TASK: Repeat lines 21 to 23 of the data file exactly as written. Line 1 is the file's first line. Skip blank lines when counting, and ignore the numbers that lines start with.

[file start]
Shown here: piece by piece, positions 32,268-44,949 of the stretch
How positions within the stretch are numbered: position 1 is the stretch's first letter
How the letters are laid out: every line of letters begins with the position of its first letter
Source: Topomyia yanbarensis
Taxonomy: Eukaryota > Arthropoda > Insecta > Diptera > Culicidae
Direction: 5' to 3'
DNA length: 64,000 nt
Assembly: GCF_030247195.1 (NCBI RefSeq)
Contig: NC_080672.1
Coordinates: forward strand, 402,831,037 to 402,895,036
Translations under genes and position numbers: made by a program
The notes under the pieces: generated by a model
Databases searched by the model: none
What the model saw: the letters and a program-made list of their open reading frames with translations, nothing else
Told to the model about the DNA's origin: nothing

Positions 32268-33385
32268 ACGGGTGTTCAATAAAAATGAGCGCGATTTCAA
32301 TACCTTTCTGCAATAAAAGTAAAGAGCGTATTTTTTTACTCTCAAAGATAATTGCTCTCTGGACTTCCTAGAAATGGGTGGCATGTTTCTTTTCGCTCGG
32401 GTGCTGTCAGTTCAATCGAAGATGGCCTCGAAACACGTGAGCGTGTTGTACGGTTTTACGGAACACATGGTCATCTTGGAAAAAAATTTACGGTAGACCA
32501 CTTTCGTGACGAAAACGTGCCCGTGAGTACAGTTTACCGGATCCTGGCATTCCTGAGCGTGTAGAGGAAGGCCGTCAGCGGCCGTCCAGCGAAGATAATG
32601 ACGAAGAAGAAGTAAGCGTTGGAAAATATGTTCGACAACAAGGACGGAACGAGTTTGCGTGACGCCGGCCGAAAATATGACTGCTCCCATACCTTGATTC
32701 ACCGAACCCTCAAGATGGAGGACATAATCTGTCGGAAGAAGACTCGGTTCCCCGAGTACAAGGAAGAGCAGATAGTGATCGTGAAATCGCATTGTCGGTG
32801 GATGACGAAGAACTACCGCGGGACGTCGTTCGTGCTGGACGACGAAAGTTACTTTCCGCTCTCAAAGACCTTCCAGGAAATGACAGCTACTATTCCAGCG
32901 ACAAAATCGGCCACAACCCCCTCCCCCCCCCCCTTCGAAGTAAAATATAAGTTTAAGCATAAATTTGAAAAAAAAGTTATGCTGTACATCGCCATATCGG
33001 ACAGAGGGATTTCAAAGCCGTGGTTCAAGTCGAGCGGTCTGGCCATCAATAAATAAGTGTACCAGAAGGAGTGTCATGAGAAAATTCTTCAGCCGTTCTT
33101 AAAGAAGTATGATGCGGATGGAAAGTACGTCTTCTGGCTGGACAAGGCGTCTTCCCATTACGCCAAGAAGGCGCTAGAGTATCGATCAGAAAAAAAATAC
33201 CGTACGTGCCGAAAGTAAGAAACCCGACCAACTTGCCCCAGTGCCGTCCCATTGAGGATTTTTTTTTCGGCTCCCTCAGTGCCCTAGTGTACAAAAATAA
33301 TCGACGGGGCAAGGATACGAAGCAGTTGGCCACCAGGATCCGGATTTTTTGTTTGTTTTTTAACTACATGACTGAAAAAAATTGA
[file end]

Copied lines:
32601 ACGAAGAAGAAGTAAGCGTTGGAAAATATGTTCGACAACAAGGACGGAACGAGTTTGCGTGACGCCGGCCGAAAATATGACTGCTCCCATACCTTGATTC
32701 ACCGAACCCTCAAGATGGAGGACATAATCTGTCGGAAGAAGACTCGGTTCCCCGAGTACAAGGAAGAGCAGATAGTGATCGTGAAATCGCATTGTCGGTG
32801 GATGACGAAGAACTACCGCGGGACGTCGTTCGTGCTGGACGACGAAAGTTACTTTCCGCTCTCAAAGACCTTCCAGGAAATGACAGCTACTATTCCAGCG